April 16, 2014 at 3:14 pmchorse37 Original PosterTopics Started: 1Replies Posted: 0
My gelding loves to lay down- in his stall, in turnout, up on folded legs and flat out asleep. This is normal for him so I don’t suspect a bellyache or other medical issue. In the past he’s gotten small rubs on his hocks and callouses on his elbows from the constant up and down but this spring it is much worse. We moved from Colorado to South Texas this year so I think the heat and humidity might be to blame but I don’t know for sure. His hock got so bad that he would have blood oozing down his leg so I bought him Hock Shields for his hocks and fetlocks. They stay on pretty well and are helping heal those sores but now he is developing a big balding spot and scrapes on his flank where he lays and his elbow callous is getting pink and tender.
Does anyone else have these same issues? Are there any ointments or medications that could help heal then prevent rubs and callouses in those areas? In the picture of his flank I had just applied a ton of Corona, which seems to help moisturize and prevent infection but not much else.
His skin and coat are otherwise fabulous and he is happy and healthy on SmartCombo Ultra and SmartBug-off. His stall has mats and shavings but his turnout is hard dirt.
- This topic was modified 3 years, 9 months ago by chorse37. Reason: link for Hock Shields didn't work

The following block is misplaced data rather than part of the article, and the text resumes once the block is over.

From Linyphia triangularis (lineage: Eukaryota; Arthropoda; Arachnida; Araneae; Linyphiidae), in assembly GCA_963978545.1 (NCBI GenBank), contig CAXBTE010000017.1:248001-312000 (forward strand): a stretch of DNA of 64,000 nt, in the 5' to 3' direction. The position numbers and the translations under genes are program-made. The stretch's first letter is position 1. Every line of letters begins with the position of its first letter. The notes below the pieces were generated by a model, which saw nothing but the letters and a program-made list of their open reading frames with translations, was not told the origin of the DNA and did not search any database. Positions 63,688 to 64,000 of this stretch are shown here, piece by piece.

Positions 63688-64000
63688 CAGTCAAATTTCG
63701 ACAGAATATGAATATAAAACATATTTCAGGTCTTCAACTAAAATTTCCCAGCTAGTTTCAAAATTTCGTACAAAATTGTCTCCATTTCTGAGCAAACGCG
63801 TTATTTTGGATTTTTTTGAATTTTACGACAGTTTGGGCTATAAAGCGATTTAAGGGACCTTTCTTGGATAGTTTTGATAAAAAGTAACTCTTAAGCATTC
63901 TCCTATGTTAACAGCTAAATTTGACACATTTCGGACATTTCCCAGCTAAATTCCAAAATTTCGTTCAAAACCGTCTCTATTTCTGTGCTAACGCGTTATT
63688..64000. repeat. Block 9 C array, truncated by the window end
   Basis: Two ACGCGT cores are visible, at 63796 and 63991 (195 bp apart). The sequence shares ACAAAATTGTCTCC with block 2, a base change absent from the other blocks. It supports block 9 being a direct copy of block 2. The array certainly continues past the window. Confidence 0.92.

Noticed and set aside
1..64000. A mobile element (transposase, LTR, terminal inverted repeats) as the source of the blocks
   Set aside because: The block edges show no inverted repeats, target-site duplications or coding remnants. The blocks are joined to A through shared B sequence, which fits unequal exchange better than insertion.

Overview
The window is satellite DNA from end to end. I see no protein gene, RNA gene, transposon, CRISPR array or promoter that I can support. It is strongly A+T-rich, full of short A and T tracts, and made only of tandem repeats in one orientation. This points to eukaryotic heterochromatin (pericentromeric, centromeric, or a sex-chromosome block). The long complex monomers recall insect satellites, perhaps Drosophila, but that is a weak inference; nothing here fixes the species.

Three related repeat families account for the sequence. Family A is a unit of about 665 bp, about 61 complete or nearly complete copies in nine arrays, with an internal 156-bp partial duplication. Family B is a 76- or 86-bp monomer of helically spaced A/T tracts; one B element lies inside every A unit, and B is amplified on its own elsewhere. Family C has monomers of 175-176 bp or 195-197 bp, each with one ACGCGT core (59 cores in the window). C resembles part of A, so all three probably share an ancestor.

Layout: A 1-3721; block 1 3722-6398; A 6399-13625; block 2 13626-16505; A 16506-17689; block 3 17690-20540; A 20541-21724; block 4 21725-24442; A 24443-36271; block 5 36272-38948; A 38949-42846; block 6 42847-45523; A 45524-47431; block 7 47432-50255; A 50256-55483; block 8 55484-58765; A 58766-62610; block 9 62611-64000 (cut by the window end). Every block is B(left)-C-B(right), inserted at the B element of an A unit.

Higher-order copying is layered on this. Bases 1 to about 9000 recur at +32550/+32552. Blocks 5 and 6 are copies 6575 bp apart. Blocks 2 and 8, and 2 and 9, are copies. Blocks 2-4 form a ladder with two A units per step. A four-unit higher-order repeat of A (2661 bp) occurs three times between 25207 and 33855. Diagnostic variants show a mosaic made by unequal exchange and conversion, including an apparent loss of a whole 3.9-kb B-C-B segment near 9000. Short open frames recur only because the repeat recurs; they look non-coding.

Attachments:April 30, 2014 at 12:12 pmRhinestone CowgirlTopics Started: 0Replies Posted: 20
Poor guy, bless his heart! Not sure if I have any feasible suggestions, but I definitely feel your pain! At the previous barn where I kept my mare and senior gelding, I had the same issue with my gelding. We’re in North Texas and there was little grass and a lot of rock hard clay ground and I couldn’t do much other than use Corona on his hock sores, like you. We ended up moving (to more grass) and that was the resolution to the problem. You could try using a light turnout sheet to protect his flanks but I suspect being in South Texas it may be too warm to use year round and even then it may not protect his elbows or hocks. I don’t know if it’s feasible in your situation, but if he has a favorite resting spot you could try making it more forgiving by tilling it up and topping with sand. While my gelding is usually now on grass 24/7, he occasionally loves laying in the sand in the arena and that is much easier on his skin. Perhaps someone with experience in dry lots will have some insight. Best of luck!